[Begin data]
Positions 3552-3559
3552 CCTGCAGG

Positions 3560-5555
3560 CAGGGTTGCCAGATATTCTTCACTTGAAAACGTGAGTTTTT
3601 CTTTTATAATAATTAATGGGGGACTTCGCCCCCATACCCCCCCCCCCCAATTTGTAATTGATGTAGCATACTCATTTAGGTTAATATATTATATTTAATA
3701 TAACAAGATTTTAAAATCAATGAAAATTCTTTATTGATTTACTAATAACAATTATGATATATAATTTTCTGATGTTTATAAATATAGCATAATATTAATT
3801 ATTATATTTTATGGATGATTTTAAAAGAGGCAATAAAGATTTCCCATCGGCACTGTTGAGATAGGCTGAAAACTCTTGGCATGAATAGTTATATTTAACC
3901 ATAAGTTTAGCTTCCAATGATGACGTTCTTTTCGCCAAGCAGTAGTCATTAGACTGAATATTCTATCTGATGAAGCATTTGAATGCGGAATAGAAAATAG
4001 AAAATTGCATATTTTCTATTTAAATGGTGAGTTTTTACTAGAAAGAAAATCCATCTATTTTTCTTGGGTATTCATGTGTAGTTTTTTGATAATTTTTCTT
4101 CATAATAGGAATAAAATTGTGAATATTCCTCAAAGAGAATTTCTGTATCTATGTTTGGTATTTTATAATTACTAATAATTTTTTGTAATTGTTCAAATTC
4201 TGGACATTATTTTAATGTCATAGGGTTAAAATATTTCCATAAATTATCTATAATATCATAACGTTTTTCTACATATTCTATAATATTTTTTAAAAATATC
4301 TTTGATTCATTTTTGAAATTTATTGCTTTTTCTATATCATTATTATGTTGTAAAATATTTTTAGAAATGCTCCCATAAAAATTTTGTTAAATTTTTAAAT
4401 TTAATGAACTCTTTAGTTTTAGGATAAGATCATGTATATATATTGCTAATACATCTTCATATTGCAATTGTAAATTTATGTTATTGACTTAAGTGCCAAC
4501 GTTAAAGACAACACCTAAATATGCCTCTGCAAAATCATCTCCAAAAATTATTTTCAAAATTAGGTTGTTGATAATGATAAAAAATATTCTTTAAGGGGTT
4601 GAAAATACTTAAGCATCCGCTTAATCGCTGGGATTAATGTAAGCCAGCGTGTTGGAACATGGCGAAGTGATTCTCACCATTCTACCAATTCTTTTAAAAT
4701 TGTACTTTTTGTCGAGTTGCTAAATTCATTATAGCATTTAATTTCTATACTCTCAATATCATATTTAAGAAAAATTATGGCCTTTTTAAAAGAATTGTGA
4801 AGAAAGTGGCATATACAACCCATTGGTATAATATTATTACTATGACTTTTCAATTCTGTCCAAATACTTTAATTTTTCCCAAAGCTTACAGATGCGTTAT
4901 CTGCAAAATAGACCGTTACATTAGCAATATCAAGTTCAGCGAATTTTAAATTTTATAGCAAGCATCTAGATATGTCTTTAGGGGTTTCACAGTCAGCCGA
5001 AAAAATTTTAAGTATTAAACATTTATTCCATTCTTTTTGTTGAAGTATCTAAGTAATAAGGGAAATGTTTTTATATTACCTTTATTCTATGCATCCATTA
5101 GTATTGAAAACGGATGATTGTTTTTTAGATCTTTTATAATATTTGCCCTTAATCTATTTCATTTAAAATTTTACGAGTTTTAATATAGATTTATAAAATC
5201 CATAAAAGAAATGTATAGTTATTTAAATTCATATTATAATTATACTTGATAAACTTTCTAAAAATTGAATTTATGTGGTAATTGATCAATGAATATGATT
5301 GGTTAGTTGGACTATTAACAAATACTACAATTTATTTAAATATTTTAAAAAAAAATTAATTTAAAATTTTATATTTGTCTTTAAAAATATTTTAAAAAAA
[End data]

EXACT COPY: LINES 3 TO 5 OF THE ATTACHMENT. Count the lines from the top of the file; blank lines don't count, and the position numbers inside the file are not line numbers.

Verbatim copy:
Positions 3560-5555
3560 CAGGGTTGCCAGATATTCTTCACTTGAAAACGTGAGTTTTT
3601 CTTTTATAATAATTAATGGGGGACTTCGCCCCCATACCCCCCCCCCCCAATTTGTAATTGATGTAGCATACTCATTTAGGTTAATATATTATATTTAATA